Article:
So long as magic has existed, there’s been a split between the two paths; the Light mages, and the Dark. Sometimes they’ve existed in uneasy truce, sometimes there have been conflicts. The last and greatest was called the Gate Rune War, and it happened forty years before I was born. It was a faction of the Dark mages against almost all of the Light, and the prize to the winner was total dominion over Earth.
The Light side won – sort of. They stopped the Dark mages and killed their leaders, but by the time it was over most of the Light battlemages were dead as well. The Light survivors didn’t want to fight any more wars, and the surviving Dark mages were allowed to regroup. Years passed. The old warriors were replaced by a new generation of mages, who thought that peace was the natural order of things.
By the time I arrived on the scene, Council policy was ‘live and let live’. Dark mages were tolerated, so long as they didn’t go after Light mages, and vice versa. There was a set of rules called the Concord that governed how mages could and couldn’t act towards each other. The Concord didn’t draw any distinction between Light and Dark, and there was a growing feeling that the division between Light and Dark was out-of-date. At the time, I thought it made a lot of sense. My own master, Richard Drakh, was a Dark mage, and I didn’t see why Light and Dark mages couldn’t get along.
I changed my mind after I had my falling-out with Richard, but by then it was too late. That was when I discovered that while the Concord had all sorts of rules for how mages were allowed to treat each other, it didn’t have any rules at all for how they were allowed to treat their apprentices. After I escaped, I went to Lyle and the Council. They didn’t want to know. I was left alone, with an angry Dark mage after me.
Even now if I close my eyes I can still remember that time, the horrible paralysing fear. It’s impossible to understand unless you’ve experienced it; the terror of being hunted by something crueller and stronger than you. I was barely out of my teens, hardly able to look after myself, much less go face to face with someone like Richard. Now I look back on it I can see the Council was really just waiting for Richard to get rid of me and remove the whole embarrassing mess. Instead I survived.
So you can see why I’m not the Council’s favourite person. And why I’ve no desire to get in their good books, either.
I knew that Lyle was gone and wasn’t coming back, but I stayed where I was for another twenty minutes, watching the reflections in the dark water and waiting for the ugly memories to settle. When I was calm again I put Lyle and everything he stood for out of my mind, and went home. I didn’t feel like doing any more work that day, so I left for the park, locking the shop behind me.
London is an old city. Even visitors can feel it – the sense of history, the weight of thousands of years. To a sensitive it’s even stronger, like a physical presence embedded into the earth and stone. Over the centuries pockets have developed, little enclaves in the jungle of buildings, and the place I was going to is one of them.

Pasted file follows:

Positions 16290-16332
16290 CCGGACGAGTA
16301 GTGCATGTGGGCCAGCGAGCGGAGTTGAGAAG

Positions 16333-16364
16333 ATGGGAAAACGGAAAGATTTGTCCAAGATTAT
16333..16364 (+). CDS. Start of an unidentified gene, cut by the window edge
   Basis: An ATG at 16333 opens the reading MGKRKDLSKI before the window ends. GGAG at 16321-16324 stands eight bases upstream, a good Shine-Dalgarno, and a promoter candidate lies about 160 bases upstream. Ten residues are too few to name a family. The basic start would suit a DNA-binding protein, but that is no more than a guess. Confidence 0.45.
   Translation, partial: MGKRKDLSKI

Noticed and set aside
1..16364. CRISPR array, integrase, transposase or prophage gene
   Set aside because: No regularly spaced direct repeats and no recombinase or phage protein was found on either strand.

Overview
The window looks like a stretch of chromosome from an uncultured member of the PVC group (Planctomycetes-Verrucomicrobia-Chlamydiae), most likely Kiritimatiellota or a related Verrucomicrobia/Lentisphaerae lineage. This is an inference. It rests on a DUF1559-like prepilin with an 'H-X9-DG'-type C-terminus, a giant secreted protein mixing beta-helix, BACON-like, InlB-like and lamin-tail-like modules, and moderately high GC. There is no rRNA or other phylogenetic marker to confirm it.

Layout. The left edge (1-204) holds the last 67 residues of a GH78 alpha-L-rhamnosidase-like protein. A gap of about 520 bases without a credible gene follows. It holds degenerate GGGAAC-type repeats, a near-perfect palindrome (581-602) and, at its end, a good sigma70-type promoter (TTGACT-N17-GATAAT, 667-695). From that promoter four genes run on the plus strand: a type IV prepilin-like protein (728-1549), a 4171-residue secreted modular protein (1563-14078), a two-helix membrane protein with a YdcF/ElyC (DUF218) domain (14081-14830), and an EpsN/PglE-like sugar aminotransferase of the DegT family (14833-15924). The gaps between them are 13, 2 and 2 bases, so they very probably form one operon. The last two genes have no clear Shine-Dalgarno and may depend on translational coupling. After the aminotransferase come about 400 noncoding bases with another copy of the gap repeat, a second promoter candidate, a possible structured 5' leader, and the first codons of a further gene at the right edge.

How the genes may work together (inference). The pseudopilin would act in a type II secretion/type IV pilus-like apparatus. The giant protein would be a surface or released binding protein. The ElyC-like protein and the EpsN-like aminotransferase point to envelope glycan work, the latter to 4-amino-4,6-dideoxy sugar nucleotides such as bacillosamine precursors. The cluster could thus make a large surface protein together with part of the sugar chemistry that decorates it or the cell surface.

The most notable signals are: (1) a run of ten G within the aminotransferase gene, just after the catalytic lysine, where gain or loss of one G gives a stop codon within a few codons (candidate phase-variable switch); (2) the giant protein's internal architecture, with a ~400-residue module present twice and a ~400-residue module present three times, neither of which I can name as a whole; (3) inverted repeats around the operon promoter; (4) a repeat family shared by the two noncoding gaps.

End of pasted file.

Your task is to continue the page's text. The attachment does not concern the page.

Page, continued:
The park is about ten minutes’ walk from my shop, tucked down a twisting backstreet that nobody ever uses. It’s overgrown to the point of being nearly invisible behind the fence and trees. There are construction vehicles parked outside – officially the park’s supposed to be closed for redevelopment, but somehow the work never seems to get done. There are buildings all around, but leaves and branches shelter you from watching eyes.
I was sitting on a blanket with my back against a beech tree when I heard the faint rattle of a bicycle on the road outside. A moment later a girl appeared through the trees, ducking under the branches. I waved and she changed direction, walking across the grass towards me.
A glance at Luna would show you a girl in her early twenties, with blue eyes, fair skin, and wavy light brown hair worn up in two bunches. She moves very carefully, always looking where she places her hands and feet, and often she seems as though her body’s there while her mind’s somewhere far away. She hardly ever smiles and I’ve never seen her laugh, but apart from that you could talk to her without noticing anything strange . . . at least to begin with.
Luna’s one of those people who was born into the world of magic without ever really getting a choice. Adepts and even mages can choose to abandon their power if they want to, bury their talents in the sand and walk away, but for Luna it’s different. A few hundred years ago in Sicily, one of Luna’s ancestors made the mistake of upsetting a powerful strega. Back-country witches have a reputation for being vicious, but this one was mean even by witch standards. Instead of just killing the man, she put a curse on him that would strike his youngest daughter, and his daughter’s daughter, and her daughter after that, following his children down and down through the generations until his descendants died out or the world ended, whichever came first.